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The Last of the Mohicans | Themes

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James Fenimore Cooper develops several major themes in The Last of the Mohicans, all of which revolve around the growth of a new nation—America—and what happens when different cultures interact. Cooper uses historical events, detailed description, and characters' dialogue to convey the themes of his novel.

Man in the Wilderness

Cooper uses the theme of the wilderness to explore the challenges of life on the frontier and the effects of settlement on the pristine landscape. In Chapter 1, Cooper introduces the wilderness as the ideal setting for remarkable acts of bravery because it presents the characters with daunting physical obstacles such as cliffs, caves, and thundering waterfalls they will have to overcome: "The hardy colonist, and the trained European who fought at his side, frequently expended months in struggling against the rapids of the streams, or in effecting the rugged passes of the mountains, in quest of an opportunity to exhibit their courage in a more martial conflict."

Cooper portrays the unsettled American wilderness as majestic and awe inspiring yet dangerous and threatening. The Munro sisters, Heyward, and Gamut do not know how to survive in the wilderness and require protection and guidance. In contrast, the woodsmen—Hawkeye and the Mohicans—are able to find their way in the untamed wilderness. They know how to deal with wolves and other wild animals, how to hunt for food, where to locate drinking water, and where to find shelter. They understand the perils and the beauty of the land.

Culture Clash

The novel points out conflicts that arise because of differences in beliefs, values, customs, languages, ethnicity, and history. Cooper explores the clash of cultures that takes place as a result of colonization and expansion. The novel addresses the tensions among different groups: the French and the English in the French and Indian War; white Europeans and Native Americans; and Hurons, Delawares, and other Native Americans groups. For example, Cooper contrasts Christian rites with non-Christian rites at the funerals for Cora and Uncas in Chapter 33 to illustrate cultural differences between the white Europeans and Native Americans.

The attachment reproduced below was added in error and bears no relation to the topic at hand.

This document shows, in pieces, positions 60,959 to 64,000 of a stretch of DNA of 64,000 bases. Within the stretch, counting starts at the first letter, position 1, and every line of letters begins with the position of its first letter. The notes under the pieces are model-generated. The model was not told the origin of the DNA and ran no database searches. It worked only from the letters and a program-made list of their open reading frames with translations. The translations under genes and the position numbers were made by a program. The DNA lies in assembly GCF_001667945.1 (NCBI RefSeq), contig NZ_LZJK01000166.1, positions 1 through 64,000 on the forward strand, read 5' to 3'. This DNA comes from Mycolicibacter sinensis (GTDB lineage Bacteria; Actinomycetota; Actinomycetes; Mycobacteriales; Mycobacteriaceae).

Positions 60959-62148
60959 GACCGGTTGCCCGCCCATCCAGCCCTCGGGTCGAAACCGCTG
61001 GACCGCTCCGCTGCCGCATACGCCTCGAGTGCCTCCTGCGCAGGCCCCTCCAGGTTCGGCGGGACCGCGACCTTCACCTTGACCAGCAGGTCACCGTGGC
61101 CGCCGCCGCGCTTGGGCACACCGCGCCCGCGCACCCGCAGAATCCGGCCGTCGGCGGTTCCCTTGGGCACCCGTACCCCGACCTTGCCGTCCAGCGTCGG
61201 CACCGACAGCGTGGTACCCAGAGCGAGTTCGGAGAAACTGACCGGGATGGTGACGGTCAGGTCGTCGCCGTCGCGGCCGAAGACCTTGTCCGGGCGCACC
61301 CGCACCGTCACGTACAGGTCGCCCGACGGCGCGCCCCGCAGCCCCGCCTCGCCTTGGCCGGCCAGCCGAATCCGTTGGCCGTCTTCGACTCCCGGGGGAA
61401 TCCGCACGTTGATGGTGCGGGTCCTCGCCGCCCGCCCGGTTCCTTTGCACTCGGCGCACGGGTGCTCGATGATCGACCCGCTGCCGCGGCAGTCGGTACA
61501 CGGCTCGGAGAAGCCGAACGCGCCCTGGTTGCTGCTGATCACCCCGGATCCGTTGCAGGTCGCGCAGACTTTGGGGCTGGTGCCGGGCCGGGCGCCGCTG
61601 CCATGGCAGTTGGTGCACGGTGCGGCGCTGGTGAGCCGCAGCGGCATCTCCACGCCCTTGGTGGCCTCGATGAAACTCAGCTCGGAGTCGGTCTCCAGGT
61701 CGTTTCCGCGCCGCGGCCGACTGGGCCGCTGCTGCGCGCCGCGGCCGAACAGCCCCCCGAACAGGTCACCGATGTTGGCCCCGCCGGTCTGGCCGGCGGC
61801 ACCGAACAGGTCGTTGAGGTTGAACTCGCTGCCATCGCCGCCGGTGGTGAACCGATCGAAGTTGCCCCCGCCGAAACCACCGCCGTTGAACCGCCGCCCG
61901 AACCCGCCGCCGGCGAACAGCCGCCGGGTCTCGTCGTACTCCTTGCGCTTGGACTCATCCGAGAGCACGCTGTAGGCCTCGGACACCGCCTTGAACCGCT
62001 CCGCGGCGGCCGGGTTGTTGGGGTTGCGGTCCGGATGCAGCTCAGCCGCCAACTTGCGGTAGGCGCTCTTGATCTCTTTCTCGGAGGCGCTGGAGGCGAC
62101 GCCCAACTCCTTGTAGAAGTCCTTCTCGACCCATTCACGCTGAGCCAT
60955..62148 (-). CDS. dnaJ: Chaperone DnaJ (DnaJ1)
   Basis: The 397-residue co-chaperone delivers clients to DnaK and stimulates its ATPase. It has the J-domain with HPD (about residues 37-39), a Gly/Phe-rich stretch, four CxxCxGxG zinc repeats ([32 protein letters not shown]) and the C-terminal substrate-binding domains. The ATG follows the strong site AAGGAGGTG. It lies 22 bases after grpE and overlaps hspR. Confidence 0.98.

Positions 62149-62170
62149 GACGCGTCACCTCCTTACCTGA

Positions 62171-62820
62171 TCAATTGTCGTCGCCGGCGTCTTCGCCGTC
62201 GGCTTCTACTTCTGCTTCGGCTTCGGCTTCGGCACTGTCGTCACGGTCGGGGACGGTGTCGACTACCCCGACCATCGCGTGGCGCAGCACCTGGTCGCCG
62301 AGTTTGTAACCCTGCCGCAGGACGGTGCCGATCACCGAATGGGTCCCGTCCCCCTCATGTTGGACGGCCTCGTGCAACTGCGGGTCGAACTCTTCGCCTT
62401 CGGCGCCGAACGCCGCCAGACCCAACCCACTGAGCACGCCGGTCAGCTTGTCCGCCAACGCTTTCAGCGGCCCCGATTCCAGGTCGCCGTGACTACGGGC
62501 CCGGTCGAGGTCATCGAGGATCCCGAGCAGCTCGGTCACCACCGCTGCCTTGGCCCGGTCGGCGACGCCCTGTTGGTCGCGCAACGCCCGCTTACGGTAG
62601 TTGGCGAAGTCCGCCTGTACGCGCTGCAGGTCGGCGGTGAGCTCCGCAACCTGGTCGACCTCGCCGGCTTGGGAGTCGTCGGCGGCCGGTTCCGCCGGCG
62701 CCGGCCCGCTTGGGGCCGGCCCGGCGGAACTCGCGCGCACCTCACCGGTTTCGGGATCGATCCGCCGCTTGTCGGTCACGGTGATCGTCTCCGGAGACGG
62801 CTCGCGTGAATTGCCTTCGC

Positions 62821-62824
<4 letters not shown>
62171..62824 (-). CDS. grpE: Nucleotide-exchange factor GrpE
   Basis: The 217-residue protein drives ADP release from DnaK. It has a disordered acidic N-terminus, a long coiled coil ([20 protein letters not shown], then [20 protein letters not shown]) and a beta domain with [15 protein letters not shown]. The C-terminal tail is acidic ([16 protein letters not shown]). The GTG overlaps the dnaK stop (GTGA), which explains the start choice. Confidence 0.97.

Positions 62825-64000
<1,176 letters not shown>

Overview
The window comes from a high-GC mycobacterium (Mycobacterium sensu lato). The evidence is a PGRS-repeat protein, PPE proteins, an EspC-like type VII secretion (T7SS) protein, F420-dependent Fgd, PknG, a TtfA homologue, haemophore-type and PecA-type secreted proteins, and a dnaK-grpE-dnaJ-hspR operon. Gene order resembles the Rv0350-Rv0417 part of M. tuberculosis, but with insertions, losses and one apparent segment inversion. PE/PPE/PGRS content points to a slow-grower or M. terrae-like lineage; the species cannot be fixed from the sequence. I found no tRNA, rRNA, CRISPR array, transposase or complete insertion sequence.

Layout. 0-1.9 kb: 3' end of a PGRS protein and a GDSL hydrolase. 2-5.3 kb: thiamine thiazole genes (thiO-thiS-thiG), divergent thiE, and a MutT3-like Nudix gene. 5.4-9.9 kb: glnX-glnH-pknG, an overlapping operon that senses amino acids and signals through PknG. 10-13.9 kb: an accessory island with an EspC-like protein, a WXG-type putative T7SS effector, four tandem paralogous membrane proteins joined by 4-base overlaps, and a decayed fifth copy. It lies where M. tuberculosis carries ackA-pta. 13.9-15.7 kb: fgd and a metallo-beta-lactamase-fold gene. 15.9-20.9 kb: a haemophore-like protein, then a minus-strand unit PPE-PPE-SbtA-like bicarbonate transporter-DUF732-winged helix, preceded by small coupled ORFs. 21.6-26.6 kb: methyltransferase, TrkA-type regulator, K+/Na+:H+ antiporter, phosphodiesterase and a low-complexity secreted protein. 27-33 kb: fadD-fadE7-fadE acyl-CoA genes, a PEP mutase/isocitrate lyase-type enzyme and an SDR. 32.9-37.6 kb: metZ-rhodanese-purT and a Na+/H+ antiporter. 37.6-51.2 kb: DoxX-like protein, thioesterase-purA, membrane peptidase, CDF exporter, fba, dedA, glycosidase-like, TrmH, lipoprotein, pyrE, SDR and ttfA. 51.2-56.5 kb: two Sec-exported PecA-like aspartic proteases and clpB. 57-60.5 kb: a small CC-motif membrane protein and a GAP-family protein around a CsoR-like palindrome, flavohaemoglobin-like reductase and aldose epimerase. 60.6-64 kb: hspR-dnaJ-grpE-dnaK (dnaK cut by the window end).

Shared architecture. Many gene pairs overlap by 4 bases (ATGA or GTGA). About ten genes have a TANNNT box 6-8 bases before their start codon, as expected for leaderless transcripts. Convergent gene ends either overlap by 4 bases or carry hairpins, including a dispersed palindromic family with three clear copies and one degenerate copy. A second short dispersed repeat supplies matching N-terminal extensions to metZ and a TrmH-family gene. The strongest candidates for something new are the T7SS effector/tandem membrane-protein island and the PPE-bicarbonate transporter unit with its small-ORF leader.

The interaction between Magua and Cora also supports this theme; Magua's quest to marry Cora serves to highlight the wide division between white Europeans and Native Americans. The novel's portrayal of civilization versus savagery further illustrates this division, making a brutal distinction between civilization, which white Europeans believe they represent, and savagery, which, with a few exceptions, white Europeans believe Native Americans represent. This ultimately provides an excuse for white Europeans to slaughter Native Americans because they consider them inferior--insufficiently civilized, or too savage, to have the right to exist.

Shifting Loyalties

The alliances among French, English, and Native American characters shift as a result of the French and Indian War. In the novel, Magua leaves his own tribe and ultimately betrays both the English and the French, while Hawkeye remains steadfastly loyal to the Mohicans. In Chapter 16 Colonel Munro learns that General Webb has declined to send additional troops to defend Fort William Henry. Even though the two leaders remain on the same side during the war, Colonel Munro feels betrayed because his countryman is "afraid to support a friend." The theme of changing loyalties creates suspense in the plot and suggests that the mixing of disparate cultures as a result of European colonization makes civilization less stable and predictable. In a world beset by conflict, it is vital to know who one's friends and enemies really are.

Racial Prejudice

Racial prejudice and the mixing of races is a dominant theme in the novel. While Uncas is a full-blooded Mohican, Hawkeye is viewed as a hybrid of white and Native American cultures. Likewise, Cora is the product of a Scottish father and Afro-Caribbean mother. The issue of interracial relationships drives the plot as the ill-fated love triangle between Uncas, Cora, and Magua sets tragic events in motion. At the same time, the strong bonds between Hawkeye and both Chingachgook and Uncas show that interracial friendships are desirable in the frontier setting.

Religion

Hawkeye was educated by Moravian missionaries but does not believe in their form of Christianity. David Gamut is a devout Christian who teaches hymns to young people. The Native Americans in the novel believe in the Great Spirit, or Manitou. As these characters express their beliefs, they wrestle with concepts of right and wrong and morality. Hawkeye, who is referred to as a "man without a cross," represents the middle ground of balancing varied beliefs, for he is a man who walks the line between two cultures.

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